The Gardener's Journal is a free monthly gardening guide delivered direct to your inbox.

Each month, receive tips on the top jobs needed in your garden as well as a wealth of information on a range of gardening topics. From sowing seeds to picking fruit, each month get access to information on the care and maintenance of your flowerbeds, vegetable plot and lawn. As with your own gardening diary, the journal is split into separate sections, each covering a different area of garden care.

Monday, 1 March 2021

The Vegetable Plot - March

‘Springtime is the land awakening, the March winds are the morning yawn.’ Lewis Grizzard 

Whatever the weather is doing there’s a host of vegetables you can start sowing indoors in a warm room or in heated propagators. Tomatoes, sweet peppers, chilli peppers and aubergines are high on the list. When the ground warms up you can get going outside by removing over-wintered greens from the vegetable plot. 

Freeze any extra vegetables such as spinach and beans for later. 

When the soil temperature gets up to 7C (45F) you can start sowing vegetable seeds. Broad beans, broccoli, Brussels sprouts, cabbage, cauliflowers, lettuce and peas can get you off to a good start. Make successions sowings – sowing cabbages and cauliflowers every couple of weeks will keep the vegetables coming when you need them.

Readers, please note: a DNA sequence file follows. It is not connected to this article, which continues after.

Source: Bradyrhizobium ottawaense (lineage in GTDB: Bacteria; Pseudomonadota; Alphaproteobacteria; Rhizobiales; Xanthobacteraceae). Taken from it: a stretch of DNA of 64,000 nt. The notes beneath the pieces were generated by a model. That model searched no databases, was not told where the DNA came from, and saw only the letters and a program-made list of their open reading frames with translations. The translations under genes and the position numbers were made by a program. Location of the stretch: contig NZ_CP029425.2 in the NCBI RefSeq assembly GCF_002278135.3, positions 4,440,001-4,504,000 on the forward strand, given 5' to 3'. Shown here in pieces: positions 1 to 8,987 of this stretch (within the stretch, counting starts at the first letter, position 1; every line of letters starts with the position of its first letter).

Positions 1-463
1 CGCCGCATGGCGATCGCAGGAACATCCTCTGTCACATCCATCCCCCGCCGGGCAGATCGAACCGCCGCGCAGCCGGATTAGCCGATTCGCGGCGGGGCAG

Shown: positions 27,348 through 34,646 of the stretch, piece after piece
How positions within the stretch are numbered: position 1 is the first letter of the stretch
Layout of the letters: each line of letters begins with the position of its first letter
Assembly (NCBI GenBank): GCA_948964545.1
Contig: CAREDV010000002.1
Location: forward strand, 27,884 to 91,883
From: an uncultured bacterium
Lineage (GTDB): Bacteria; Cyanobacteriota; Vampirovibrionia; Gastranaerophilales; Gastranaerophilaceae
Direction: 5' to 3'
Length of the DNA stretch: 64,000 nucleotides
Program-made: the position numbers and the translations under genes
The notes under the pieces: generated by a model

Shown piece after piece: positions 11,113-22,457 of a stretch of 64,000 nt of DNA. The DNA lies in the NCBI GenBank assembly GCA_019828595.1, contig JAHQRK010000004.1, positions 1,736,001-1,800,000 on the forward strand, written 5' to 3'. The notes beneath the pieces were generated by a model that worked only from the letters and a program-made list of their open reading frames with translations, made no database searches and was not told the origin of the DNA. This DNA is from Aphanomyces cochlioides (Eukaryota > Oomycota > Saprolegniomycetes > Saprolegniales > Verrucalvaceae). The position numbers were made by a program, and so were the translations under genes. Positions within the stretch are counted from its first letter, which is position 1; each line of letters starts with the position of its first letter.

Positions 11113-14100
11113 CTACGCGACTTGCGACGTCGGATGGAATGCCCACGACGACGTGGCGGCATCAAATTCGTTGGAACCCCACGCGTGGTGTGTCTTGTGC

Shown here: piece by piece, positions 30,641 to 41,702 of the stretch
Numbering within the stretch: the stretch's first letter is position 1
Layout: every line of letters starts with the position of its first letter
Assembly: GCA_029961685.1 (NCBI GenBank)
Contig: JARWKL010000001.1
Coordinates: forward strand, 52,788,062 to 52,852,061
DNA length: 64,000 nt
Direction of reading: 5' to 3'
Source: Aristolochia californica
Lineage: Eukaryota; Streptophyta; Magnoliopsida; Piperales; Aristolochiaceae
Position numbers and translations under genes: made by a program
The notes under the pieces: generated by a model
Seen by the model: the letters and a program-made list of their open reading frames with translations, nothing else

Prepare the ground and make trenches for potatoes Put manure or compost in the bottom, plant tubers and earth up, adding fertiliser as you go. Start globe artichokes, sweet corn, courgettes and plant out indoor-grown peas. Plant asparagus, force rhubarb and give fruit bushes and trees a good feed with a high potash plant food.  

  • Use horticultural fleece where necessary to protect against frost. 
  • Have a hoe handy for weeding between vegetables
  • If space is tight grow ‘mini’ vegetables
  • Sow kale, kohl robi, parsley, parsnips, radishes, seakale, shallots, spinach, swede, tomatoes and turnips
  • Under glass sow asparagus, cucumbers, dwarf French beans, leeks, lettuces, marrows, melons, onions, parsley, peas, rhubarb, seakale, tomatoes
  • Divide and re-plant chives in a warm, sheltered position
  • Prune back autumn fruiting raspberries to ground level
  • Mulch the soil around fruit bushes and trees to contain weed growth and maintain moisture








No comments:

Post a comment